If we are going to be able to do that the first thing that we have to deal with is this: what Paul wrote sounds so wrong. How many times have we been told that salvation is not about works. Our works will not save us. And we have a verse to prove it.
For by grace you have been saved through faith. And this is not your own doing; it is the gift of God, not a result of works, so that no one may boast. Ephesians 2.8,9
Paul wrote that in Ephesians 2. So, what is he talking about here in Romans 2? To answer that what we need to do is go back to the beginning of this letter to the church in Rome. That's where we found Paul explaining why he was called to be an apostle.
… to bring about the obedience of faith…  Romans 1.5
We tend to lean on the 'faith' part of that phrase, and with good reason. But what Paul is doing in chapter two is leaning on the 'obedience' part of that phrase. Paul's goal was to bring about the obedience that is a fruit of faith, faith in Jesus. And it is that obedience that God will be examining on the Last Day.

So, to clarify, consider this question. Are good works necessary for salvation? It all depends on what you mean. If you are asking, 'Will good works be the basis for our claim to deserve eternal life?', the answer is clear: Absolutely not! Even our best works are ruined by sin. They deserve nothing but hell.

However, if you are asking, 'Will God require good works as the expression of a living faith in Jesus?' the answer is likewise clear: You better believe it.

Let me read again those verses from Ephesians 2 with the next verse added.
For by grace you have been saved through faith. And this is not your own doing; it is the gift of God, not a result of works, so that no one may boast. For we are his workmanship, created in Christ Jesus for good works, which God prepared beforehand, that we should walk in them. Ephesians 2.8-10
Are good works necessary for salvation? Will God be evaluating us by them? Oh yes, He most definitely will.

Now, with that in mind listen to what else Paul wrote in our chapter.
He will render to each one according to his works: to those who by patience in well-doing seek for glory and honor and immortality, he will give eternal life; but for those who are self-seeking and do not obey the truth, but obey unrighteousness, there will be wrath and fury. There will be tribulation and distress for every human being who does evil, the Jew first and also the Greek, but glory and honor and peace for everyone who does good, the Jew first and also the Greek. Romans 2:6-10
Now, the warning in these words is obvious. What we do matters. So, we need to beware of falling into the trap of thinking that simply having the right words - say, a profession of faith - is all that will be needed on the Last Day. That is a trap that religious people have fallen into down through the ages. In this regard, the twenty-first century is no different from the first. Just as then, many are falling into same trap today. You don't want to be one of them.

But what I really want you to see is that there is also a promise here. Are you by patience in well-doing seeking for the fruit of eternal life, glory and honor and immortality and peace? The promise of God is that all who are doing this will be given that eternal life with all of its fruit. And that is a promise worth holding on to because working at this well-doing is hard. There are so many obstacles and difficulties. That's why Paul writes,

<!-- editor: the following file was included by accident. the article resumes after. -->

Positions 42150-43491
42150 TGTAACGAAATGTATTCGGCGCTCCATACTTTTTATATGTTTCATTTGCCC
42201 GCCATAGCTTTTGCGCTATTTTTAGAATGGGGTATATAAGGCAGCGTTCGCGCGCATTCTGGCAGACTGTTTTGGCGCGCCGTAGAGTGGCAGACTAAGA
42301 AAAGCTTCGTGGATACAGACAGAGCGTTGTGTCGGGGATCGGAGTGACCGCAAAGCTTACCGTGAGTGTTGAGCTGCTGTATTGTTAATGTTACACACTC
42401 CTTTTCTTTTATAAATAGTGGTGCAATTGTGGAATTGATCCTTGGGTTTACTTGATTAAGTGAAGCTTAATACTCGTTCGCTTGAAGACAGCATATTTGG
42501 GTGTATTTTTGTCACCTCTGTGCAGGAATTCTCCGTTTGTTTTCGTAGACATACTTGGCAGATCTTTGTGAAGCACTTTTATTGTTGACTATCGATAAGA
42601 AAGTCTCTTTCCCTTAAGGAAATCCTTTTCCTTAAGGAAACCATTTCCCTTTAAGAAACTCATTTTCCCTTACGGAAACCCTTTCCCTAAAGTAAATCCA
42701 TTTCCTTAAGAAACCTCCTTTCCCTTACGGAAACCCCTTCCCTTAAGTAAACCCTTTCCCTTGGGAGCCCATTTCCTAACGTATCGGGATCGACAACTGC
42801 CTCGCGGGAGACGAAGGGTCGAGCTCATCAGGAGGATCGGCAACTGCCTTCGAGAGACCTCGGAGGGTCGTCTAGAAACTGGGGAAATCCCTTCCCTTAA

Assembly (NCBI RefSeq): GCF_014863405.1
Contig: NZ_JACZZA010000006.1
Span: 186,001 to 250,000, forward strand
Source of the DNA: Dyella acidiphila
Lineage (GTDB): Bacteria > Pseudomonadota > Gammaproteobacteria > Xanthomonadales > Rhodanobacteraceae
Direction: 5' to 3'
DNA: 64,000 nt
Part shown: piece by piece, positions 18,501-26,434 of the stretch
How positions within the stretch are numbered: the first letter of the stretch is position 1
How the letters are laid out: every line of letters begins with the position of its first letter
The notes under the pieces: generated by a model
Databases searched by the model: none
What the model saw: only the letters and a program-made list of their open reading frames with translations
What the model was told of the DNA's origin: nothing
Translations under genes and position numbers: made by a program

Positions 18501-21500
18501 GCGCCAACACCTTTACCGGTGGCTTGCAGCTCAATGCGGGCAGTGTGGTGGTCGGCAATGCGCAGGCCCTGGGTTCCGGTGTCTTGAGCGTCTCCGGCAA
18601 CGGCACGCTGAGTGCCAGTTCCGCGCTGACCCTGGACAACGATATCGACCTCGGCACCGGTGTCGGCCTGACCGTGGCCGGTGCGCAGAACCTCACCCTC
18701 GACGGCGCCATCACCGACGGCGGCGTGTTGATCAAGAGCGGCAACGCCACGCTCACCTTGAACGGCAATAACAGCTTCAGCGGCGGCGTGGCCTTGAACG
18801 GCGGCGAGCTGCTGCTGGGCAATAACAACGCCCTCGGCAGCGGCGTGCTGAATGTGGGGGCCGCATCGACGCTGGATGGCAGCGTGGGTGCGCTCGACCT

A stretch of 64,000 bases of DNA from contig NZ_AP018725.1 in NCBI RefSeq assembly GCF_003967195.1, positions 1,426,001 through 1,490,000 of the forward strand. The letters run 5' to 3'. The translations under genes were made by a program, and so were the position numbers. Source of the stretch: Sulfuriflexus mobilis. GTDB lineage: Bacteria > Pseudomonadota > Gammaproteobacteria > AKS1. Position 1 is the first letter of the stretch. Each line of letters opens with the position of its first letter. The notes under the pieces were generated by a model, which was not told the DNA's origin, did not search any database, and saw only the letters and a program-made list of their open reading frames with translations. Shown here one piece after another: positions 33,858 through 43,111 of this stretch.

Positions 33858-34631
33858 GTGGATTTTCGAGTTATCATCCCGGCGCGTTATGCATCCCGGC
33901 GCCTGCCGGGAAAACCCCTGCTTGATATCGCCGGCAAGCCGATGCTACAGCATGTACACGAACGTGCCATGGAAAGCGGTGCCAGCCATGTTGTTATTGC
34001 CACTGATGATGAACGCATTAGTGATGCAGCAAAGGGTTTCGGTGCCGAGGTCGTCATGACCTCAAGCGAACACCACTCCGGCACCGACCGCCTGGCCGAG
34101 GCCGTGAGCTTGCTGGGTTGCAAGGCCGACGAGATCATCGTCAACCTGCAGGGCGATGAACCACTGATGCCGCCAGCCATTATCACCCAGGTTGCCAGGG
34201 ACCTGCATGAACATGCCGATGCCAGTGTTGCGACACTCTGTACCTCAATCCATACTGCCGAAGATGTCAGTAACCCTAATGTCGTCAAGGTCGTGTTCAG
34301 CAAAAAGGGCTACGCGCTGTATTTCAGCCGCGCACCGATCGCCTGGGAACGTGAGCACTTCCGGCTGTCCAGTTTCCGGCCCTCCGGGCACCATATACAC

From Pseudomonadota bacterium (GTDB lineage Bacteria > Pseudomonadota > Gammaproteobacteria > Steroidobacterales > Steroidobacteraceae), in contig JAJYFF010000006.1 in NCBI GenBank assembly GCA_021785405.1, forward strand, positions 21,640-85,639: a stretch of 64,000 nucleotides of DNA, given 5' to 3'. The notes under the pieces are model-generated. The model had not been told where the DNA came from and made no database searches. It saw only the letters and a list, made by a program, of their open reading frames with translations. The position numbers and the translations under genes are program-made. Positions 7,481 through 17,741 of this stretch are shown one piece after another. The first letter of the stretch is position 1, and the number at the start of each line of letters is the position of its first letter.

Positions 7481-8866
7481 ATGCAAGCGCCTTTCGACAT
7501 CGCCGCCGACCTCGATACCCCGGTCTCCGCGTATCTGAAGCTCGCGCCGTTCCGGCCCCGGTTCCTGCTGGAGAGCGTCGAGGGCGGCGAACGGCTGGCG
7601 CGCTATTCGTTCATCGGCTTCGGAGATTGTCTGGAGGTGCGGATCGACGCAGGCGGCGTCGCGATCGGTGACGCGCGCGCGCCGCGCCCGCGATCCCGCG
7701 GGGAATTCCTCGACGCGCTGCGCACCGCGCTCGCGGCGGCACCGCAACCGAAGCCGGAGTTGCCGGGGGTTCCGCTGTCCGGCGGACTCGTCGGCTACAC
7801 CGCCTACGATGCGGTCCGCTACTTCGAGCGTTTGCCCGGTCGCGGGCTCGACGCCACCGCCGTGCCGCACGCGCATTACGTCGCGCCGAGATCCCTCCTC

by patience in well-doing…
Paul's word 'patience' is about patient endurance. Pursuing this well-doing with patient endurance is hard. But being reminded that your hard work is worth it, that there will be great benefit at the end, is a tremendous encouragement to keep at it. God has made you a promise.

Now, the fact of the matter is that when some of you see what Paul has written here, you don't see any promise, at least not a promise for you. And that's because you are so hard on yourselves. When I talk about working at this well-doing, what you think about is how you fail so miserably at this. And that results in you becoming depressed and despondent. You just know that you're a terrible person. The problem is that you have only two categories: absolute perfection and utter failure.

I teach the older kids during Sunday school. We're working our way through Luke's Gospel. Here's one verse we spent a little time on. It's about Zechariah and Elizabeth, parents of John the Baptist.
And they were both righteous before God, walking blamelessly in all the commandments and statutes of the Lord. Luke 1:6
So, what do you think? Were they perfect? Is that why it could be said of them that they were righteous and blameless before God? Clearly not. So, what does this mean? It means that they were working at well-doing. And when they blew it, they responded with repentance and faith. And because of that dynamic - working at it and repenting when they blew it - they were called righteous and blameless.

Are you working at this well-doing? And are you repenting when you blow it? If you are, then, as far as God is concerned, you are just like Zechariah and Elizabeth, righteous and walking blamelessly. That is also part of the Gospel for you to believe and enjoy.

On the Last Day, when God will render to each one according to his works, the question that He will ask you will not be, 'Were you perfect?' No, it will be, 'Were you working at it? Were you working at the obedience that comes from faith in Jesus?' It is a sad fact that there will be many religious people who will be found not to have been working at it. They will have all the right words - 'Lord, Lord', and all the rest - but there wasn't the obedience of faith. And Jesus will respond to them,
I never knew you; depart from me, you workers of lawlessness. Matthew 7:23
I really don't want you to be among them.

There is a promise here to encourage you to work at this well-doing, this obedience of faith. Embrace it, believe it and use it to encourage yourself to continue to work at it. As you do that, what you will find on that last and most fateful day is that you will be given all the glorious fruit of eternal life.

No comments: